• “No one should define him by this mistake,” Brian Klein, an attorney for Griffith, said
  • As part of his plea deal, Griffith will likely face up to 6 years in prison

Virgil Griffith, a prominent Ethereum developer, pleaded guilty to a conspiracy charge at the beginning of the landmark trial in the Southern District of New York on Monday. 

Griffith is being accused of conspiracy to violate sanctions laws. The federal charge against him surrounds a trip to North Korea in 2019, where he gave a presentation on blockchain technology and cryptocurrency at a conference in Pyongyang. 

According to the Department of Justice, Griffith was conspiring to violate the International Emergency Economic Powers Act (IEEPA) during the trip. IEEPA prohibits US citizens from exporting services such as intellectual property and technology to North Korea without a license from the Department of Treasury. 

The case revolves around Griffith’s intent and not the consequences of his actions; as noted by journalist Ethan Lou — who says he was with Griffith when he gave the presentation in 2019 — the 38-year-old developer stands accused of “trying to help North Korea, not actually helping.”

Monday’s plea could also signal the tail end of a two-year-long legal battle between attorneys for Griffith and the prosecution.

According to a court filing, Griffith had allegedly first sought approval to go to the conference in Pyongyang, but was denied. He was arrested several months later at Los Angeles International Airport while travelling on Thanksgiving, per a release from the US Attorney’s Office for the Southern District of New York.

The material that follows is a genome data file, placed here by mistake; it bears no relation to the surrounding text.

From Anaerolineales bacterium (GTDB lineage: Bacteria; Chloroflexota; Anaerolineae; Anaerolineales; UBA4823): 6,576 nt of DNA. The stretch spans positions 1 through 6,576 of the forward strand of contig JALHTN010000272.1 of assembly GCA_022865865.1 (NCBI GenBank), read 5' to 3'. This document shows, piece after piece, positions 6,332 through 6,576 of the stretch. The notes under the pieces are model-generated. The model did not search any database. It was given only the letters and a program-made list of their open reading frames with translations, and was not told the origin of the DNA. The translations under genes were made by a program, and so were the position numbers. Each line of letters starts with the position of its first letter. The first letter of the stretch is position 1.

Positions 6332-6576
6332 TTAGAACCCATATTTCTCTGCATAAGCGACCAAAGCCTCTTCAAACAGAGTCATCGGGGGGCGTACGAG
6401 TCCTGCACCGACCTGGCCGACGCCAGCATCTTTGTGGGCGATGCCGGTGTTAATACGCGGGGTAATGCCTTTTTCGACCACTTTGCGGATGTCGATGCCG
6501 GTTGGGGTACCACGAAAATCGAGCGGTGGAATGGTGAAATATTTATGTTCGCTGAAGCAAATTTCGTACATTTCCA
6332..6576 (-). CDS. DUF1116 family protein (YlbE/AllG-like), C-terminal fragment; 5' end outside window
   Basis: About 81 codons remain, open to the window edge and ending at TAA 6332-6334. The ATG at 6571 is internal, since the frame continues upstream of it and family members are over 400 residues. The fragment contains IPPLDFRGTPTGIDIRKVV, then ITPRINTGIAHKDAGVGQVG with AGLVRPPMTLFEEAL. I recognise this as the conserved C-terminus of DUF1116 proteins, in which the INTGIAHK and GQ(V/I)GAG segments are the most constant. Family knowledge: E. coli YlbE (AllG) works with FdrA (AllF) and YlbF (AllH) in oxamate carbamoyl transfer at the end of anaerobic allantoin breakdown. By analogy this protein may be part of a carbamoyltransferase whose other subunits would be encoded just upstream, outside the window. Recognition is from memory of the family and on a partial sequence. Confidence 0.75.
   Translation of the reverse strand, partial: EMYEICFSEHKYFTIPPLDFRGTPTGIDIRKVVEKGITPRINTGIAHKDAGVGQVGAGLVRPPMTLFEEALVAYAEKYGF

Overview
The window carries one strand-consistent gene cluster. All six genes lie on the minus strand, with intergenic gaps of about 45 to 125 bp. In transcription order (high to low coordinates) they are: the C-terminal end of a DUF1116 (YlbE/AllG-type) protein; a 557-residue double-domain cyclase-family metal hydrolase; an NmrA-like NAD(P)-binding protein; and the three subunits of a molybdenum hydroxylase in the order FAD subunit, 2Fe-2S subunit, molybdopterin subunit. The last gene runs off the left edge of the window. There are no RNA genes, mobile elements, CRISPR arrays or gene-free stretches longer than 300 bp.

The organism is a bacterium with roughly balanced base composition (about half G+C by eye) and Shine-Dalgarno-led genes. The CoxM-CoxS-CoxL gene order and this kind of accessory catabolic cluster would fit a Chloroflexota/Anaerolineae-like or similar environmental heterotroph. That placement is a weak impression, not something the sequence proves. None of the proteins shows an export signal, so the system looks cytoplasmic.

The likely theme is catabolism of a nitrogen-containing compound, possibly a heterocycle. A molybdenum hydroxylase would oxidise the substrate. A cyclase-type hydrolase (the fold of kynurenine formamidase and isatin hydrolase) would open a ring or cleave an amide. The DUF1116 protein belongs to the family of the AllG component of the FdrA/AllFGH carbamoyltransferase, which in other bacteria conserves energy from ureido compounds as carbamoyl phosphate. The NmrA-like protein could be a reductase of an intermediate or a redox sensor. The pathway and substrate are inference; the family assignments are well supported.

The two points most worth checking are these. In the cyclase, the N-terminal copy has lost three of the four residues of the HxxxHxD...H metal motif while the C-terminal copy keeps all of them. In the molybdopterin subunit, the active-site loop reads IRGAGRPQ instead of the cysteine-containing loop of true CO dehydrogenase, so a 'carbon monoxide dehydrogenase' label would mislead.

In a written statement on Monday, US Attorney Audrey Strauss said that Griffith “agreed to help one of [the] nation’s most dangerous foreign adversaries.”

“Griffith jeopardized the national security of the United States by undermining the sanctions that both Congress and the President have enacted to place maximum pressure on the threat posed by North Korea’s treacherous regime,” Strauss said. 

Previously, Griffith’s lawyers retorted that the information in the presentation at the Pyongyang blockchain conference was public and readily accessible online.

Some prominent voices in the Ethereum community agree. Following Griffith’s arrest in 2019, Vitalik Buterin tweeted: 

Brian Klein, a lawyer for the defendant, said in a statement that his client “is sincerely remorseful” and has “many wonderful qualities.”

“Setting aside what happened, he has made important contributions to society that we will raise with the court,” Klein added. “No one should define him by this mistake.”

Klein requested on Monday that Griffith be removed from Metropolitan Correctional Center and transferred to a different facility, such as Essex County Correctional Facility in New Jersey. He described the current conditions of MCC as being “very, very difficult” for his client, a court transcript revealed. 

US District Judge Kevin Castel asked Griffith how he felt both “physically” and “mentally” in court on Monday. 

“I have a lot of complex feelings throughout my body,” the defendant responded. “I’ve been doing meditation training and I have much greater acuity of how awful I feel.”

As part of his plea agreement, Griffith could face 63 to 78 months (or more) in prison, the judge said. Formal sentencing is scheduled to begin in January of next year.

  • Morgan Chittum is a New York-based reporter covering markets, NFTs, the metaverse and digital assets. Before Blockworks she was a street reporter at New York Daily News, where she wrote about homicide, extremist groups, state politics and other critical topics in New York. She was a Media and Journalism Fellow at the Poynter Institute, where she dabbled in data and investigative journalism. She is published in American Banker, Yahoo News, Chicago Tribune and more.